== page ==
Blood & spirits, p.1
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       Blood & Spirits, p.1

           Dennis Sharpe
 
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Blood & Spirits


  BLOOD & SPIRITS

  DENNIS SHARPE

  Booktrope Editions

  Seattle, WA 2014

  COPYRIGHT 2014 DENNIS SHARPE

  This work is licensed under a Creative Commons Attribution-Noncommercial-No Derivative Works 3.0 Unported License.

  Attribution — You must attribute the work in the manner specified by the author or licensor (but not in any way that suggests that they endorse you or your use of the work).

  Noncommercial — You may not use this work for commercial purposes.

  No Derivative Works — You may not alter, transform, or build upon this work.

  Inquiries about additional permissions

  should be directed to: [email protected]

  Cover Design by Shari Ryan

  This is a work of fiction. Names, characters, places, brands, media, and incidents are either the product of the author's imagination or are used fictitiously. Any resemblance to similarly named places or to persons living or deceased is unintentional.

  PRINT ISBN 978-1-62015-595-0

  EPUB ISBN 978-1-62015-616-2

  Library of Congress Control Number: 2014922268

  TABLE OF CONTENTS

  COVER

  TITLE PAGE

  DEDICATION

  ACKNOWLEDGMENTS

  QUOTES

  PROLOGUE

  CHAPTER 1

  CHAPTER 2

  CHAPTER 3

  CHAPTER 4

  CHAPTER 5

  CHAPTER 6

  CHAPTER 7

  CHAPTER 8

  CHAPTER 9

  CHAPTER 10

  CHAPTER 11

  CHAPTER 12

  CHAPTER 13

  CHAPTER 14

  CHAPTER 15

  CHAPTER 16

  CHAPTER 17

  CHAPTER 18

  CHAPTER 19

  CHAPTER 20

  CHAPTER 21

  CHAPTER 22

  CHAPTER 23

  CHAPTER 24

  CHAPTER 25

  MORE GREAT READS FROM BOOKTROPE

  For Erin McGavic -

  You took Veronica,

  held on to her tightly,

  and never let go.

  I can’t thank you enough.

  ACKNOWLEDGMENTS

  To all the people who helped me make this book as good as could possibly be.

  Angela, Becca, Britton, Carrie, Doug, Karson, Lesley, Nikki, Roger, Ryan, the other Ryan, Shawna, Tammy, Ian, Mitchell, Theresa, Teresa, and countless others who’ve helped me, pushed me, or said the hard things I didn’t want to hear.

  I thank you for reading drafts, and re-reading drafts, editing advice, and just being cheerleaders and drinking coffee with me in the wee hours of the morning when I needed it, as well as making me see that some things just aren’t as important as I make them.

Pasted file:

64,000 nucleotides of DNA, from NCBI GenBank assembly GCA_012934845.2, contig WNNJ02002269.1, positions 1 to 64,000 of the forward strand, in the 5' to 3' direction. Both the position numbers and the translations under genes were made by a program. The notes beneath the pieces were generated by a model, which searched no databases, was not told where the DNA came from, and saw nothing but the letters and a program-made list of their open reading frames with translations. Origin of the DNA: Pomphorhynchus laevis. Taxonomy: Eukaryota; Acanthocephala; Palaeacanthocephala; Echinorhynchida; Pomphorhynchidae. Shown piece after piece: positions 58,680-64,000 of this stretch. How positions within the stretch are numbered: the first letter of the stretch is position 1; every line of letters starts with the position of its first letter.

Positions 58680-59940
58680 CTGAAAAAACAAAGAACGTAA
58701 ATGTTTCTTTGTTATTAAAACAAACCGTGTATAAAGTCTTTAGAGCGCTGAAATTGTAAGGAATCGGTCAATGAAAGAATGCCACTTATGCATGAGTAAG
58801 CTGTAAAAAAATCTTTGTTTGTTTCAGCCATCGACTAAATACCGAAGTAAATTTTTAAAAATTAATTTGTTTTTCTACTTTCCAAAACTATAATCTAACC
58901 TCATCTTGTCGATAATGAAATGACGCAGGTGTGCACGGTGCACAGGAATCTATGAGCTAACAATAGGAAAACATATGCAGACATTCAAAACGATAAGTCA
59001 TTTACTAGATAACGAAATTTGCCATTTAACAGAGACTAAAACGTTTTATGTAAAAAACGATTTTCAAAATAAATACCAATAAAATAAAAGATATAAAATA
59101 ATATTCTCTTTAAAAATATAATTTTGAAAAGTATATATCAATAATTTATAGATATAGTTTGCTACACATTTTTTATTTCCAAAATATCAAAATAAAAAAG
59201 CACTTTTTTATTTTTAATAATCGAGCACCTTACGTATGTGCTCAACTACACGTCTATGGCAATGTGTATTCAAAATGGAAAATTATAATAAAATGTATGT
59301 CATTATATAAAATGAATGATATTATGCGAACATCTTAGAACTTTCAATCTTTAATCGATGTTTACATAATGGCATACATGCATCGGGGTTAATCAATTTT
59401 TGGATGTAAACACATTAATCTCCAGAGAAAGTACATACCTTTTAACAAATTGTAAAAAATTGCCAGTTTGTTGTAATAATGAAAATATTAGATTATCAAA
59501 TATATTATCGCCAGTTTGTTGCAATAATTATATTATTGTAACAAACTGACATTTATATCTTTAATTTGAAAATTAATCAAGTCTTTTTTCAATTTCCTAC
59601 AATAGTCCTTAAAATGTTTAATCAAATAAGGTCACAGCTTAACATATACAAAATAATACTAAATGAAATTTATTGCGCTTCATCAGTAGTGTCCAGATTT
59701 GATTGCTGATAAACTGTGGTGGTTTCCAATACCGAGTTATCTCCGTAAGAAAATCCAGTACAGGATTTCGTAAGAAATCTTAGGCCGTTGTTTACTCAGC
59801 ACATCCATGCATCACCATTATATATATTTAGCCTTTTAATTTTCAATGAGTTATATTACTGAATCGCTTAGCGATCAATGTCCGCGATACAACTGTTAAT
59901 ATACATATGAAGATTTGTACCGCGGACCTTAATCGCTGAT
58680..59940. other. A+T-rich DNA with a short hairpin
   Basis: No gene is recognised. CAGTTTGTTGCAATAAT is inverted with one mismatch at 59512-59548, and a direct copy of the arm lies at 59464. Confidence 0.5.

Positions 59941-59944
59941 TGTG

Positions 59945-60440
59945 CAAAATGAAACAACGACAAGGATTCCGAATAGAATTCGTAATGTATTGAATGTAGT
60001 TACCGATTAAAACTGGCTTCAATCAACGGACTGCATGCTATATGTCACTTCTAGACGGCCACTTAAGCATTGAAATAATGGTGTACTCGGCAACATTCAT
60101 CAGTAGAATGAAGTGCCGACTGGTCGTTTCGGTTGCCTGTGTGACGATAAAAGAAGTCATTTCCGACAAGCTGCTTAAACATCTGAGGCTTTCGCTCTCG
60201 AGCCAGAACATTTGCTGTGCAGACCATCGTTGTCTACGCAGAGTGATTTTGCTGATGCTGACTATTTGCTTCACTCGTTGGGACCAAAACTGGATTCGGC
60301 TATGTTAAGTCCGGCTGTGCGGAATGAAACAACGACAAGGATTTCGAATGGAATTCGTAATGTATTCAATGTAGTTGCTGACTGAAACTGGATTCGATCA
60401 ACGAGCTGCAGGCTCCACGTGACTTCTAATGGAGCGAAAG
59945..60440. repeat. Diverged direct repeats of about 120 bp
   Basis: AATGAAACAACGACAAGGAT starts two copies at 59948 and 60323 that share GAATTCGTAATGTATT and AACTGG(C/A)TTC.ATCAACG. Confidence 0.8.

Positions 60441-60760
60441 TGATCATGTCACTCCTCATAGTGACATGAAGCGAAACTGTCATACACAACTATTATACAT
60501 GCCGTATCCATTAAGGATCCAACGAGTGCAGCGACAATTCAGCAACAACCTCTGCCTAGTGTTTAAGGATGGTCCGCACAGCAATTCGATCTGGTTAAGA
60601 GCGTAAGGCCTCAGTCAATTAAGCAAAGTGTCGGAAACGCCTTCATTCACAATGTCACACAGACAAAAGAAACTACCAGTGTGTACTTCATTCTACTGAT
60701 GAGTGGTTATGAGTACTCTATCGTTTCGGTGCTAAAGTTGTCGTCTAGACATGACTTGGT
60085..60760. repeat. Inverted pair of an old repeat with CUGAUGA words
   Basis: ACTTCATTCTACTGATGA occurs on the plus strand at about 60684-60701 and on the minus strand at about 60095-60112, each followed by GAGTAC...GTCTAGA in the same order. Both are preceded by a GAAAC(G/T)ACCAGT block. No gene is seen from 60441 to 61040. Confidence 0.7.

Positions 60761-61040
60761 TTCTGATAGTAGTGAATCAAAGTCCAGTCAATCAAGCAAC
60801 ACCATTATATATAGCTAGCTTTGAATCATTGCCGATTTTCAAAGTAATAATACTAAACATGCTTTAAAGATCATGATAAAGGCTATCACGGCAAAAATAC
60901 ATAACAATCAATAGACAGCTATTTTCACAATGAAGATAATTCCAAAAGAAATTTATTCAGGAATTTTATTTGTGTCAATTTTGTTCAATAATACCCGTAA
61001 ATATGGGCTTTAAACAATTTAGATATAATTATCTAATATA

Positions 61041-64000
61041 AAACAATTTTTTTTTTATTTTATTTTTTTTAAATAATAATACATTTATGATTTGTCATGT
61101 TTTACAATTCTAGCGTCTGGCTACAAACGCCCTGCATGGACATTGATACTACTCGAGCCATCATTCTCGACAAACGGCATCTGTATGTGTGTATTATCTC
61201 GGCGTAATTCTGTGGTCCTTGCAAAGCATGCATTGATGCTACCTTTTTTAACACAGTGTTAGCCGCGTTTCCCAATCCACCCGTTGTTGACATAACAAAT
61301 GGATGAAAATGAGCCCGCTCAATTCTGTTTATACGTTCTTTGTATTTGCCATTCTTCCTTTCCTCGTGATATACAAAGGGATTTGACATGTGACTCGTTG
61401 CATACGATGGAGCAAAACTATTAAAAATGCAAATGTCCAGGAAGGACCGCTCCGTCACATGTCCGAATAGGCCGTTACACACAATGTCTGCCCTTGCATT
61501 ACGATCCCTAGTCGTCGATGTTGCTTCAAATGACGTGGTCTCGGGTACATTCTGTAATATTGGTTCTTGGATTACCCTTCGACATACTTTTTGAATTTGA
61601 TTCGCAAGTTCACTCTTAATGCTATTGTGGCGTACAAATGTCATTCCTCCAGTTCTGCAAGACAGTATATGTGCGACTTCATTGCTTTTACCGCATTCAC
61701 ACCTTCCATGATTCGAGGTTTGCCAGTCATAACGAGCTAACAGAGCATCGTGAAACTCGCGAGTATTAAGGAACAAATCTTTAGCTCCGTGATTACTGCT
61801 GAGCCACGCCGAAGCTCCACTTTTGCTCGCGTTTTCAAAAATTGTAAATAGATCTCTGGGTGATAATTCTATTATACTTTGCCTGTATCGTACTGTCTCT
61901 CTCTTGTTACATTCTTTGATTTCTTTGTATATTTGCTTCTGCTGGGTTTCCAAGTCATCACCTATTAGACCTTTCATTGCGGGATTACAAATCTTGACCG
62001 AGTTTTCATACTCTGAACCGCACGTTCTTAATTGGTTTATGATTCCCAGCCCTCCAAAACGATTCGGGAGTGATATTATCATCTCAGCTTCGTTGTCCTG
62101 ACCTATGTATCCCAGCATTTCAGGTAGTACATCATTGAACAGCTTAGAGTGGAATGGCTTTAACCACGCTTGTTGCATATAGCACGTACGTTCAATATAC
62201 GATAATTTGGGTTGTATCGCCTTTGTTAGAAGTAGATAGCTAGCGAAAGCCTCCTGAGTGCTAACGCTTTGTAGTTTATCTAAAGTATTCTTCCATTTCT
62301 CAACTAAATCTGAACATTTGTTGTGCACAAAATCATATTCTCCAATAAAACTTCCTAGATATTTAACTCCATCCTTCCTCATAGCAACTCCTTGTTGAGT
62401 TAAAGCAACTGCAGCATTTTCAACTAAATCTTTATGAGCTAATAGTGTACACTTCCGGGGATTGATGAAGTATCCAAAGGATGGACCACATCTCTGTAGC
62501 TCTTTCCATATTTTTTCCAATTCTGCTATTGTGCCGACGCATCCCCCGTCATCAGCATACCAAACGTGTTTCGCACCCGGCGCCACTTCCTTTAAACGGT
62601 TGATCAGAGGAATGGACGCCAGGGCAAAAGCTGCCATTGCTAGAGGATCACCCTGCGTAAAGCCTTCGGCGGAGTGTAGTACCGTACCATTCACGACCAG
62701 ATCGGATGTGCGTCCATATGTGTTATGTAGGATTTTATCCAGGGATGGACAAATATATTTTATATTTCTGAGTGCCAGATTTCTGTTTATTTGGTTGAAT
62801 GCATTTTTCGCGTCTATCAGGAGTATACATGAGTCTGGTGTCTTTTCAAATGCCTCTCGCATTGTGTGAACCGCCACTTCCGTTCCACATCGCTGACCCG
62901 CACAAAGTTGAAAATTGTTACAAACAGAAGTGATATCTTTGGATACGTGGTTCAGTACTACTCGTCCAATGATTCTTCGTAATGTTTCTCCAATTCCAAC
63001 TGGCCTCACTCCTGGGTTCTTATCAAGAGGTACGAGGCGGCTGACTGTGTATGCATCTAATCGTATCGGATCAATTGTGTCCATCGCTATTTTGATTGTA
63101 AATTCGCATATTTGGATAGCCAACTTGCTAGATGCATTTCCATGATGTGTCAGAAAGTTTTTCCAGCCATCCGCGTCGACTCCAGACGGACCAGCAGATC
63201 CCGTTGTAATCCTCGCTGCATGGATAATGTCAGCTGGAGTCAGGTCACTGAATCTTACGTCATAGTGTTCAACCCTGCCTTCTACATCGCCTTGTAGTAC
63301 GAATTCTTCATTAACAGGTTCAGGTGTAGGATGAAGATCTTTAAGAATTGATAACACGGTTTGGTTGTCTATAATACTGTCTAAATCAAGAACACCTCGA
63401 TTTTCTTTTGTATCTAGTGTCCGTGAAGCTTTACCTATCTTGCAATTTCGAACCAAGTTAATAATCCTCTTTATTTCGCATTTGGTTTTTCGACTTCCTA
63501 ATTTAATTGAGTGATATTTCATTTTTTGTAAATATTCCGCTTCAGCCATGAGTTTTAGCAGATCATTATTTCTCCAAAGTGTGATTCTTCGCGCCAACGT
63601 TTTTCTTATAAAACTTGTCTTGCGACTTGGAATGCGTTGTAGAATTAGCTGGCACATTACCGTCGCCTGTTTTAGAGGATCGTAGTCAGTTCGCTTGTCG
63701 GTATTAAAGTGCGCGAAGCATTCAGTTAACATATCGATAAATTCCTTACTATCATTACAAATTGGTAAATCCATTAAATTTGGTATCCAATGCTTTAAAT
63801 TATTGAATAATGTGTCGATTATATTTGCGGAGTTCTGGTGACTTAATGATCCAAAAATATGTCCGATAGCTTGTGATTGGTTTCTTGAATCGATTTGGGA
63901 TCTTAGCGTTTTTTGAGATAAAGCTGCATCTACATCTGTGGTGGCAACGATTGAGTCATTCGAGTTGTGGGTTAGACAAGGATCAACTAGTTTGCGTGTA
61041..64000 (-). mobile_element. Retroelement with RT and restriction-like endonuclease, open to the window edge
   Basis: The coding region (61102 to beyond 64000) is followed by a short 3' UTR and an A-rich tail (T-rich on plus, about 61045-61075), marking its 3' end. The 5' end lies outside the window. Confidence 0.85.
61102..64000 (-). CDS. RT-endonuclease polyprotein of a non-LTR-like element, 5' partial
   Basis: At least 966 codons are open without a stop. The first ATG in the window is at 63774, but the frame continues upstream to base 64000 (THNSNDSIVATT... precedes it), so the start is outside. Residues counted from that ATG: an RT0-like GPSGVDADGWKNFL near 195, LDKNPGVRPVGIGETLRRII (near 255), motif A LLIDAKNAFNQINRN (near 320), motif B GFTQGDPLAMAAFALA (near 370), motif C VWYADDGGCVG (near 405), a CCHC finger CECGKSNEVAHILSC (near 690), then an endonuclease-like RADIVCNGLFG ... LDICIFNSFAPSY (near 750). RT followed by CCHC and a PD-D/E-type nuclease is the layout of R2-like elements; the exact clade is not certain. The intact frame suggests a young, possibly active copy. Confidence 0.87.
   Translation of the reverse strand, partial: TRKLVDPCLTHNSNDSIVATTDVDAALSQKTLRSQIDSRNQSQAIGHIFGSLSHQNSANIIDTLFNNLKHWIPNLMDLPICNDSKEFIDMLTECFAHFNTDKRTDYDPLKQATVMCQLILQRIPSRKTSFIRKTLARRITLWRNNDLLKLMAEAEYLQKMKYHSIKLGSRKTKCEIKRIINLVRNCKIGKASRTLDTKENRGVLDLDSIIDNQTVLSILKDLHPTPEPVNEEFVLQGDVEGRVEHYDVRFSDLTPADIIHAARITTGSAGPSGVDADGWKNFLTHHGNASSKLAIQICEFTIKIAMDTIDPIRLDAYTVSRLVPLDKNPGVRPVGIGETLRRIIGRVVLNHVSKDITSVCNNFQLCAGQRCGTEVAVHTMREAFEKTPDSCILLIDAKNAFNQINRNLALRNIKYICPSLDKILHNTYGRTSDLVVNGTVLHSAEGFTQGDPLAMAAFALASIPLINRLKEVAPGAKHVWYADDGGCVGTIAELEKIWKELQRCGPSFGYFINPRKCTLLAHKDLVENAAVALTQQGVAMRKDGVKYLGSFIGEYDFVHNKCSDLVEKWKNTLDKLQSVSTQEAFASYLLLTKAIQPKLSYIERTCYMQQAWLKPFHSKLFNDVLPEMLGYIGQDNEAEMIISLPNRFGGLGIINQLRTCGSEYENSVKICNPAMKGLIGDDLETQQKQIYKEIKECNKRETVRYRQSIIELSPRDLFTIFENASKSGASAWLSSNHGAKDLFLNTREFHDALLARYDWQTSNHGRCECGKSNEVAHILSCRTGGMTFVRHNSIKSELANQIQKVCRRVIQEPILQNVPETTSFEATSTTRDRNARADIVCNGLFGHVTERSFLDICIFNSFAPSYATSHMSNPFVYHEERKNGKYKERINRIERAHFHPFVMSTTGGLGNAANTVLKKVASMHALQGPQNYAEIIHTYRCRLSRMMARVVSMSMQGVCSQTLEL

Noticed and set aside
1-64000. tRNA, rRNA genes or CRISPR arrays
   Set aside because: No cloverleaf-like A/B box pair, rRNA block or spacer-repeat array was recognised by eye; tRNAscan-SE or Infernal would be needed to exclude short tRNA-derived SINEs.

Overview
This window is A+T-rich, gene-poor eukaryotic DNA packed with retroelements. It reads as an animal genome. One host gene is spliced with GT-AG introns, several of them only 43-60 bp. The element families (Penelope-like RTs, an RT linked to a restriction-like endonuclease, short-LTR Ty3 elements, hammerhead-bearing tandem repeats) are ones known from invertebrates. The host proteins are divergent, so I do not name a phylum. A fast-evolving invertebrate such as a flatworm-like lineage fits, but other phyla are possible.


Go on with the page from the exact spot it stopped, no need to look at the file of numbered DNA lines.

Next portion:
Special thanks to Krystal, Samantha, and Shari… simply the best there are to work with.

  Seriously, and with much love, thank you all.

  "The fair girl went on her knees and bent over me, fairly gloating. There was a deliberate voluptuousness which was both thrilling and repulsive, and as she arched her neck she actually licked her lips like an animal... I could feel the soft, shivering touch of the lips on the supersensitive skin of my throat, and the hard dents of two sharp teeth, just touching and pausing there."

  - BRAM STOKER

  “I have an idea that the phrase "weaker sex" was coined by some woman to disarm some man she was preparing to overwhelm.”

  - OGDEN NASH

  PROLOGUE

  THE YEAR IS NINETEEN FIFTY-THREE. The sky is a deeper blue, and the world is generally a better place.

  A little girl plays on the grassy front lawn of a small house on Summit Drive. She has a cute face and a winning smile, even if she does tend to be a little overly plain tomboy. Her red hair is in pig-tails, and her shorts are rolled up to keep them from being as dirty as her mud-coated legs. She is a happy child.

  A dark sedan pulls up in the driveway, and a man in a well-pressed uniform gets out, puts on his hat, and makes his way to her front door.

  She stops playing to look at his uniform and marvel at how much better it looks than her daddy’s.

  The officer talks to her mommy on the porch for a moment, but she can’t hear what they’re saying. A feeling of dread comes over her as her mommy leans against the doorway, crying. Whatever it was must be horrible; her mommy doesn’t ever cry.

  Everything unravels for the little girl. From that moment on, nothing can ever be the same.

  She goes to daddy’s funeral in the most beautiful dress she’s ever seen; this gorgeous thing given to her to cover the ugliest loss of her life. Everything that has been her world quickly disappears. Her only memories of a normal life will all be from before the age of eight.

  ***